The United Nations General Assembly has decisively backed a resolution effectively calling on the US to withdraw its recognition of Jerusalem as the capital of Israel despite threats from the US to pull funding from the world body.
The text says that any decisions regarding the status of the city are “null and void” and must be cancelled. 128 countries voted in favour of the non-binding resolution, while nine voted “no,” and 35 nations including Canada, Mexico and Australia abstained from the voting exercise.
The vote came after US Ambassador to the UN Nikki Haley issued a direct threat, saying that the US will think twice about funding the world body if it voted to condemn Trump’s decision.
“The United States will remember this day in which it was singled out for attack in this assembly,” Haley said.
“We will remember it when we are called upon to once again make the world’s largest contribution” to the UN and when other member nations ask Washington “to pay even more and to use our influence for their benefit.”
Haley said the US will put its embassy in Jerusalem regardless of the vote.
“That is what the American people want us to do and it is the right thing to do,” Haley said.
“This vote will make a difference in how Americans look at the UN,” she said.
“And this vote will be remembered.”
Haley’s remarks followed a threat from Trump himself, who mentioned the UN vote at a Wednesday Cabinet meeting. “We’re watching those votes,” the President said.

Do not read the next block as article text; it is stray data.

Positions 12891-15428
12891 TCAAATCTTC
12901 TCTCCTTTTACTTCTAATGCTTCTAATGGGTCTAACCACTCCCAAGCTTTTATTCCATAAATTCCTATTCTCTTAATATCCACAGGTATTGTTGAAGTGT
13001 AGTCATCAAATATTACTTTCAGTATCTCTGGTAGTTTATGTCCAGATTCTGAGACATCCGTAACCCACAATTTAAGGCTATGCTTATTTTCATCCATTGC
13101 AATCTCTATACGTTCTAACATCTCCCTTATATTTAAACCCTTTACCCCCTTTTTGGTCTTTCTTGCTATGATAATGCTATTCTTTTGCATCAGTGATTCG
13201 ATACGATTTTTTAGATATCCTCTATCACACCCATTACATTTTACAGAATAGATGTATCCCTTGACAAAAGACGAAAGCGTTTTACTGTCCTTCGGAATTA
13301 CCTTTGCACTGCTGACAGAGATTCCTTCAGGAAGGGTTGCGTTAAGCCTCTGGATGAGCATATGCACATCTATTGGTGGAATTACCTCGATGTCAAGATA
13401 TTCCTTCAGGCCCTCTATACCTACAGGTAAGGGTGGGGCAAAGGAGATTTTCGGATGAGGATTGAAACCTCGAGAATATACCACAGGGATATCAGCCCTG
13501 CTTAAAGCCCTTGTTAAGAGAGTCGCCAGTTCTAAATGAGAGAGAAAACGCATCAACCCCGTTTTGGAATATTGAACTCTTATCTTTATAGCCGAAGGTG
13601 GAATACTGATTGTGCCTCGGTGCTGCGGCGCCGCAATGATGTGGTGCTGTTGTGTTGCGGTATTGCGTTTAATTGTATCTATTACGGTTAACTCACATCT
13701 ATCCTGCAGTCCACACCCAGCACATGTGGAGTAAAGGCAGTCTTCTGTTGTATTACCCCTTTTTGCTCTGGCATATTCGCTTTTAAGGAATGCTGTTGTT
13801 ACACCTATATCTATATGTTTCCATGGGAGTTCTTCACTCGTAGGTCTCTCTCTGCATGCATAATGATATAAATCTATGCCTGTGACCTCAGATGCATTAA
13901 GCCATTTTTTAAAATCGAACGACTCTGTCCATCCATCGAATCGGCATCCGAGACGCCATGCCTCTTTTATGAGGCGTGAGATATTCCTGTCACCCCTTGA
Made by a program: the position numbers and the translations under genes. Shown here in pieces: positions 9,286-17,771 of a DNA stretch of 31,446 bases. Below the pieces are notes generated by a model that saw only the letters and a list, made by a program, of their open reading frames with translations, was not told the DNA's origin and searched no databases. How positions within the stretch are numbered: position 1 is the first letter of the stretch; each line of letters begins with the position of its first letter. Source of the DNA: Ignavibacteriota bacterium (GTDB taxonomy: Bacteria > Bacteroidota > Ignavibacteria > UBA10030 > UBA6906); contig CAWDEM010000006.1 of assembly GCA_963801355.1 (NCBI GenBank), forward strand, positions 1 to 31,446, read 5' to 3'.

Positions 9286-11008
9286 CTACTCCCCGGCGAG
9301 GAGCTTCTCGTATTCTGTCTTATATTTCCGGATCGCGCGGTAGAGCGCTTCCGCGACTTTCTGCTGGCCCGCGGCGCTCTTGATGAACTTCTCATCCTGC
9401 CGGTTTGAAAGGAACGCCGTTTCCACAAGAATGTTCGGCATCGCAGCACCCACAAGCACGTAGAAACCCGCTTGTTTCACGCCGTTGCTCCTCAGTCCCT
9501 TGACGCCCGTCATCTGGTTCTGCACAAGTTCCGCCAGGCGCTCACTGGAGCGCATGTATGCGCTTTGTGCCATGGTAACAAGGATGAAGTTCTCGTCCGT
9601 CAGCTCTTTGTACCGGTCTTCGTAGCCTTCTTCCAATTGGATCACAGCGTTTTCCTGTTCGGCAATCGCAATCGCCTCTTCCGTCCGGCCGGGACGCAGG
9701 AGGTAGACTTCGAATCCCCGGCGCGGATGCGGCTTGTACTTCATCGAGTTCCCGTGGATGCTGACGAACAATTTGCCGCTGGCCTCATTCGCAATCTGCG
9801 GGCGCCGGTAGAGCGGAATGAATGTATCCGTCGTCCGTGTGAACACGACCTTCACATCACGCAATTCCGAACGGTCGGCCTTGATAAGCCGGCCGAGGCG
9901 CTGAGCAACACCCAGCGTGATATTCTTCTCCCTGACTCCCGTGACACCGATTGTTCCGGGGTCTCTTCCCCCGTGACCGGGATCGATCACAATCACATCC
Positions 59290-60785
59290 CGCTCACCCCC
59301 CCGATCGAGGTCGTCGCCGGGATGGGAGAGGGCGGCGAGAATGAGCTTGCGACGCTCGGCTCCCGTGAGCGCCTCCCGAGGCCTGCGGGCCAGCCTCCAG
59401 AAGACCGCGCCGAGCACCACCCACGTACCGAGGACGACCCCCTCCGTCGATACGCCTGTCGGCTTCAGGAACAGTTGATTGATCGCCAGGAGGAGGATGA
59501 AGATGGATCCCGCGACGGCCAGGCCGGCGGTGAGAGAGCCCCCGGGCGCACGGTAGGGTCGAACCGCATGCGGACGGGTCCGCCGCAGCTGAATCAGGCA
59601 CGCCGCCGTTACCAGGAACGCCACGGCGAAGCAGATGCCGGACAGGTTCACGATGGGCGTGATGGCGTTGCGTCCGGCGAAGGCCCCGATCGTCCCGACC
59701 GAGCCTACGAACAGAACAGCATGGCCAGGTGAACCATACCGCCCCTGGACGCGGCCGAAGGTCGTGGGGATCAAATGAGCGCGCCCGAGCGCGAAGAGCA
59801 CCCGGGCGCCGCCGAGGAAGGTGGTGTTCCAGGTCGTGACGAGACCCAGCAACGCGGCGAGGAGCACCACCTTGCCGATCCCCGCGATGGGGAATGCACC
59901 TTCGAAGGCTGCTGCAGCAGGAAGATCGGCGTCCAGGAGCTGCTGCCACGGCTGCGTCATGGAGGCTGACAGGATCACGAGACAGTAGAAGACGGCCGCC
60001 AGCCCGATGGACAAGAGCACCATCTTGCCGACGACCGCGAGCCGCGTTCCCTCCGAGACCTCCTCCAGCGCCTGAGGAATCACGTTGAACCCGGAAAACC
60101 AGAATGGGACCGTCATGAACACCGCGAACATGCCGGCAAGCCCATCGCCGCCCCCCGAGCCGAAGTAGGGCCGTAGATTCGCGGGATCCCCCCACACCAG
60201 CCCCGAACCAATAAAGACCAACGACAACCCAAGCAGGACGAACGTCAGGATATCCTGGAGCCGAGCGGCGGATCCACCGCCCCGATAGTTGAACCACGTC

“Let them vote against us, we’ll save a lot. We don’t care.”
Following the vote, State Department spokeswoman Heather Nauert said the White House and NSC told the State Department on Thursday afternoon that “the President’s foreign policy team has been empowered to explore various options going forward with other nations, however no decisions had yet been made.”
Nauert also said that “the UN vote is really not the only factor the administration would take into consideration in dealing with our foreign relations.”
In the aftermath, Haley’s office said the support the US did get counted as a victory of sorts, pointing out that nine countries voted against, 35 countries abstained, and 21 were absent.
“While the resolution passed, the vote breakdown tells a different story,” a spokesman for the US mission said.
“It’s clear that many countries prioritized their relationship with the United States over an unproductive attempt to isolate us for a decision that was our sovereign right to make.”
Later Thursday an invitation was sent around to the 64 countries in addition to the US that did not support the resolution on Jerusalem, to attend a reception with Haley in January. The event was labeled as a means to thank the countries for “their friendship to the United States,” according to online reports on social media.
However, Haley’s stance did not go down well with former CIA director under President Obama, John Brennan, who sent a fiery tweet “Trump Admin threat to retaliate against nations that exercise sovereign right in UN to oppose US position on Jerusalem is beyond outrageous. Shows @realDonaldTrump expects blind loyalty and subservience from everyone—qualities usually found in narcissistic, vengeful autocrats.”